Customizable Programs

Personalization is essential for an effective program as your employees’ life events and individual priorities change. A first-time home buyer may want to learn more about finances one year, then focus on their diet after a chronic illness diagnosis the following year. The C-suite can’t pretend to know what employees need at a given time, but providing a wide variety of well-being programs allows everyone to select what they need, when they need it.

Virtual And In-Person Offerings

From night-shift nurses to 9-to-5 desk employees, everyone’s schedule is unique, and that includes their availability to engage in wellness activities. For ultimate engagement, you should allow people to mix and match virtual and in-person opportunities. Virtual offerings—such as in-app programs that can be used on a desktop or mobile phone—allow for quick check-ins. Webinars on building resilience skills can be live-streamed and saved for evergreen access. Meanwhile, in-person training, heart-healthy walkathons and meetings with investment advisors are valuable onsite reminders of all available resources.

Gamification And Incentives

According to Corporate Wellness Magazine, “Gamification leverages the innate human drive for competition, collaboration, and achievement… This can be especially beneficial for corporate wellness programs, where employee engagement and long-term commitment are essential to achieving tangible results.” Utilizing these strategies can look like encouraging employees to compete to achieve incentive-worthy results either individually or on teams.

Incentives can span the spectrum of both financial and nonfinancial rewards. Some examples include HSA contributions, additional PTO, gift cards, company swag or even priority parking spaces.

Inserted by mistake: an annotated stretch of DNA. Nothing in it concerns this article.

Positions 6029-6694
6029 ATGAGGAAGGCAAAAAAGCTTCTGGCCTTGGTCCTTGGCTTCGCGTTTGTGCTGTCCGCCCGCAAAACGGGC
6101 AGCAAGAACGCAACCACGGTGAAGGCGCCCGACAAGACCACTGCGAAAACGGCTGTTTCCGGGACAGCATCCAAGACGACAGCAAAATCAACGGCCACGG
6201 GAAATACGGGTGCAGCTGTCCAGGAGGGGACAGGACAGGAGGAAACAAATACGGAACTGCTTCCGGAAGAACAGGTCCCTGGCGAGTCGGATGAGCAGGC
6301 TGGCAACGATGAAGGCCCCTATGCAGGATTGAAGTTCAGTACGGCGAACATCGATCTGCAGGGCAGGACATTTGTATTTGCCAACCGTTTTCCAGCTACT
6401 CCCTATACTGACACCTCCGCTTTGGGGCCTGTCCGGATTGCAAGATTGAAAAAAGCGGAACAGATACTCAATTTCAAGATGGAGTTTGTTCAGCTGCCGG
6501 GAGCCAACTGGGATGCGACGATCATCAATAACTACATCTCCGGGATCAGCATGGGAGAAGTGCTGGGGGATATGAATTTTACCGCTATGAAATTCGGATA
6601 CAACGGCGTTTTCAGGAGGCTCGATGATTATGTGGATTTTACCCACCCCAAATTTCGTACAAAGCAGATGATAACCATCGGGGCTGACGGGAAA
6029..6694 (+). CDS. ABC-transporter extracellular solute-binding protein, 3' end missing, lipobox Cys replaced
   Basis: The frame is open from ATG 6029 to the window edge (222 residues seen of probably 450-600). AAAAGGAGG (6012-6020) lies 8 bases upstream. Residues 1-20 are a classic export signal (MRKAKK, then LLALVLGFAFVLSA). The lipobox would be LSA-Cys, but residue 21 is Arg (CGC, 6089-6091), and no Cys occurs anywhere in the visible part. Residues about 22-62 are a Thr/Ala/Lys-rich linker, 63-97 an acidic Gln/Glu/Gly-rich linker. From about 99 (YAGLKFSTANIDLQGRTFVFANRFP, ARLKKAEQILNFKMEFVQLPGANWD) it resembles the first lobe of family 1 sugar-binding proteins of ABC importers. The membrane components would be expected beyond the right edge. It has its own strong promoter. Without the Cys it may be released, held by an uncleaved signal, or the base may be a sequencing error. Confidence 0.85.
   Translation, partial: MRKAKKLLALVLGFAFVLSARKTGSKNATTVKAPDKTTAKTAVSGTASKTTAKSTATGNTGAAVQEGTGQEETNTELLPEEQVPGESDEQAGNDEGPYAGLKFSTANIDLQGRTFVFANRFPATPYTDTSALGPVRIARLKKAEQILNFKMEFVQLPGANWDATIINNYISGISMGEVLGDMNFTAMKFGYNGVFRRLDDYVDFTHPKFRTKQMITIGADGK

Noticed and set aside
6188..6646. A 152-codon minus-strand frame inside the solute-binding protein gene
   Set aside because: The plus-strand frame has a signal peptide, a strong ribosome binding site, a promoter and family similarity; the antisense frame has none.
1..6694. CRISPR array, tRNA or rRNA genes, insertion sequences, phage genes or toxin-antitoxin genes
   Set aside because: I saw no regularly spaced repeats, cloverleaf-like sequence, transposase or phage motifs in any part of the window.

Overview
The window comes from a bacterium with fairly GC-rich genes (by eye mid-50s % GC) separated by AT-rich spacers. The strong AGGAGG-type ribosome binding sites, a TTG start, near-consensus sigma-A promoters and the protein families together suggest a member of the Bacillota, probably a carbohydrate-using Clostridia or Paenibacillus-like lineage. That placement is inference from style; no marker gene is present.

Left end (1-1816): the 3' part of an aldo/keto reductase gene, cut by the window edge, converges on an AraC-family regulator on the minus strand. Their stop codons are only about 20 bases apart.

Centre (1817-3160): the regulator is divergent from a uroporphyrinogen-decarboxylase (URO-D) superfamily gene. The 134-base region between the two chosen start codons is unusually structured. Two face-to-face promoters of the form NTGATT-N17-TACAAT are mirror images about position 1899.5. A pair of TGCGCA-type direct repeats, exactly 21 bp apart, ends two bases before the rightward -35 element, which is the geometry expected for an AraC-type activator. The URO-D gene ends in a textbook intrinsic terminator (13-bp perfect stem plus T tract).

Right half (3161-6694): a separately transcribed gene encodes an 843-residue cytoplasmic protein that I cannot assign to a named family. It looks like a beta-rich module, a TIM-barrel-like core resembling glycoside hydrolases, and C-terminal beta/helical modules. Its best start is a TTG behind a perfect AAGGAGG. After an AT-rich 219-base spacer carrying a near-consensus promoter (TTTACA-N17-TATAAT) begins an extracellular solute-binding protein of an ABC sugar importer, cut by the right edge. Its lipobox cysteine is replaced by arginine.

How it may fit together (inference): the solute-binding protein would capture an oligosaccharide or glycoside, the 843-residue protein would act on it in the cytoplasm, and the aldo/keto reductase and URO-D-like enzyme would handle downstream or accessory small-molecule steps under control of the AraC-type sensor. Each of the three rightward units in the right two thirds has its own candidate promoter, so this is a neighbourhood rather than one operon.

How To Measure And Stay On Track

No one wants to pay for services that aren’t being utilized. So prior to investing in new wellness programs, outline the metrics you want to achieve and use them as a guide for success. Common metrics relate to usage, employee satisfaction, turnover rates, engagement rates and outcomes data. You can mix quantitative indicators, like the percentage of employees attending workshops, and qualitative feedback from surveys that allow event attendees to share whether the content was helpful. The combination of employee listening and quantitative metrics provides a rich data set to support decisions on where to invest moving forward.

Once you’ve established your metrics and budget, start rolling out your programs. Each quarter, review your expenses related to employee wellness and see whether the return on investment matches your expectations. Hint: If your programs aren’t being utilized at the rate you expected, amp up communication around their availability. At a macro level, measure employee satisfaction and turnover rates to understand the true value of your investment.

I’m optimistic about the healthcare industry’s investment and commitment to personal well-being among their workforce. The success stories from Phoebe Putney and Pullman Regional are examples that show us that no matter the industry we work in, it’s vital to help employees shift from survive to thrive, build resilience and support everyone’s unique needs.